Susan McClary, “Narrative Agendas in ‘Absolute’ Music: Identity and Difference in Brahms’s Third Symphony.” In Musicology and Difference: Gender and Sexuality in Music Scholarship, edited by Ruth Solie (Berkeley: University of California Press, 1993), 326–44.
Edward Said,Orientalism (New York: Pantheon, 1978). On orientalism in music, see Ralph P. Locke, “Reflections on Orientalism in Opera and Musical Theater,” Opera Quarterly 10 (1993–94), pages 49–64. and “Constructing the Oriental ‘Other,’: Saint Saens’s Samson et Dalila,” Cambridge Opera Journal 3 (1991), pages 261–302. The argument is, of course, easier to make with regard to opera than it is to instrumental music, McClary’s subject.
A startling omission from the new musicology’s discursive practices is any sustained engagement with the intellectual heritage of the discipline of ethnomusicology. Practically all of the new musicology’s favorite subjects—concerns with race, gender, sexuality, non-canonical repertoires, the nature of representation, etc—have not only been touched upon but in some cases theorized explicitly by ethnomusicologists. Surely this engagement is long overdue.
I do not include here pockets of ‘old’ musicological research that deal directly or indirectly with the new musicology’s concerns, but that, too, have been relegated to the margins.
Thomas Clifton’s major work Music as Heard: A Study in Applied Phenomenology (New Haven: Yale University Press, 1983), seeks to ground music theory in experience and to define and exemplify music analysis dynamically in terms of acts and actions rather than static objects.
David Lewin, “Auf dem Flusse: Image and Background in a Schubert Song.” In Schubert: Critical and Analytical Studies, edited by Walter Frisch (Lincoln: University of Nebraska Press, 1986), pages 126–52, “Some Notes on Analyzing Wagner: The Ring and Parsifal,” 19th-Century Music 16 (1992), pages 49–58, andMusical Form and Transformation: Four Analytic Essays. (New Haven: Yale University Press, 1993). The more formal presentation of notions of networks is in Lewin’s Generalized Musical Intervals and Transformations. New Haven: Yale University Press, 1987.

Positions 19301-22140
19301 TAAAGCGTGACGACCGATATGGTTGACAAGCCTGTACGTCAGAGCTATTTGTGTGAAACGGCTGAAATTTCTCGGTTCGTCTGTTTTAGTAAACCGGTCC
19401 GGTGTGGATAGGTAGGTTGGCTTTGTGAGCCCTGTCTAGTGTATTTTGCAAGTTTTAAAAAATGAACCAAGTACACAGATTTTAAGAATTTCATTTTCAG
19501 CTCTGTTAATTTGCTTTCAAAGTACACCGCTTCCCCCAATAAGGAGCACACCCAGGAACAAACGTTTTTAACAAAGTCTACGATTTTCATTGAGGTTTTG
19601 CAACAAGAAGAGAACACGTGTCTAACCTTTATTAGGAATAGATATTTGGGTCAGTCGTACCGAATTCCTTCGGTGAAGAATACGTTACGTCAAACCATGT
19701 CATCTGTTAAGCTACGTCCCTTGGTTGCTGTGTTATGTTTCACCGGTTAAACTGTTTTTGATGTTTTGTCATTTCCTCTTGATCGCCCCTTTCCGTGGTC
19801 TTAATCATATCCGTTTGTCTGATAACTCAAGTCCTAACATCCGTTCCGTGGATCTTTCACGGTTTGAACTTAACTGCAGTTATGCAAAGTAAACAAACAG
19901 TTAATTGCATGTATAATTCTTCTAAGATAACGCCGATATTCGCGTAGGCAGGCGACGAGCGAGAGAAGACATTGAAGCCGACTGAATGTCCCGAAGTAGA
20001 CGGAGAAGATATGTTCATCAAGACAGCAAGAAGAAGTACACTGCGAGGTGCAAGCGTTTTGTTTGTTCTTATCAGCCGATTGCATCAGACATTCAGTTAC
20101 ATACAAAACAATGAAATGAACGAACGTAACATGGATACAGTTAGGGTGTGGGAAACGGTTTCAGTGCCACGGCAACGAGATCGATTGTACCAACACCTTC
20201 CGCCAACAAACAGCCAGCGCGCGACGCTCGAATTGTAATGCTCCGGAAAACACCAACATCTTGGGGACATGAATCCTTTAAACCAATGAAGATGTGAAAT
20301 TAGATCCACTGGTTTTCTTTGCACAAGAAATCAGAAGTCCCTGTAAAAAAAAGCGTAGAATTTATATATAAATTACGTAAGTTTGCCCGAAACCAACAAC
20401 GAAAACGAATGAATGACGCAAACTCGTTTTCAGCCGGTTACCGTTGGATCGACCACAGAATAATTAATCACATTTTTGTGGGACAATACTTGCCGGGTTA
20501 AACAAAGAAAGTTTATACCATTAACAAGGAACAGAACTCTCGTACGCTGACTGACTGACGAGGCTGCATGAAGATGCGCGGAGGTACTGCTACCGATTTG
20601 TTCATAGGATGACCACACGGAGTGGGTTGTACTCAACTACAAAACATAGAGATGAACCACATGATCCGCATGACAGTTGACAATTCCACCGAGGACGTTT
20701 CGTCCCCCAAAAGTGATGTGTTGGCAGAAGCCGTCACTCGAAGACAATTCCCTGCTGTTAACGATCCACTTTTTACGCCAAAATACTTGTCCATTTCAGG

Charles J. Smith, “The Functional Extravagance of Chromatic Chords,” Music Theory Spectrum 8 (1986), pages 94–139.
Alan Street, “Superior Myths, Dogmatic Allegories: The Resistance to Musical Unity,” Music Analysis 8 (1989), pages 77–123.
Robert Snarrenberg, “The Play of Differance: Brahms’s Intermezzo Op. 118, No. 2,” In Theory Only 10 (1987), pages 1–25. See also the response by Robert J. Samuels in In Theory Only 11 (1989), pages 45–58.
Patrick McCreless, “Roland Barthes’s S/Z from a Musical Point of View,” In Theory Only 10 (1988), pages 1–30.
Richard Cohn and Douglas Dempster, “Hierarchical Unity, Plural Unities: Toward a Reconciliation.” In Disciplining Music: Musicology and its Canons, edited by Catherine Bergeron and Philip Bohlman (Chicago: University of Chicago Press, 1992), pages 156–81.
Richard Littlefield and David Neumeyer, “Rewriting Schenker: Narrative – History – Ideology,” Music Theory Spectrum 14 (1992), pages 38–65.
Kevin Korsyn, “Towards a New Poetics of Musical Influence,” Music Analysis 10 (1991), pages 3–72; Joseph N. Straus, Remaking the Past: Musical Modernism and the Influence of the Tonal Tradition (Cambridge: Harvard University Press, 1990).
See David Lidov, On Musical Phrase. Monographies de semiologie et d’analyses musicales, no. 1, Groupe de recherches en semiologie musicale, Universite de Montreal and “Mind and Body in Music,” Semiotica 66 (1987), pages 69–97, among numerous publications.
Marion A. Guck, “Rehabilitating the Incorrigible.” In Theory, Analysis and Meaning, edited by Anthony Pople (Cambridge: Cambridge University Press, 1994), pages 57–73; Fred Everett Maus, “Masculine Discourse in Music Theory,” Perspectives of New Music 31 (1993), pages 264–93.
Carl Schachter, “The submerged Urlinie: The Prelude from Bach’s Suite No. 4 for Violoncello Solo,” Current Musicology 56 (1994), pages 54–71.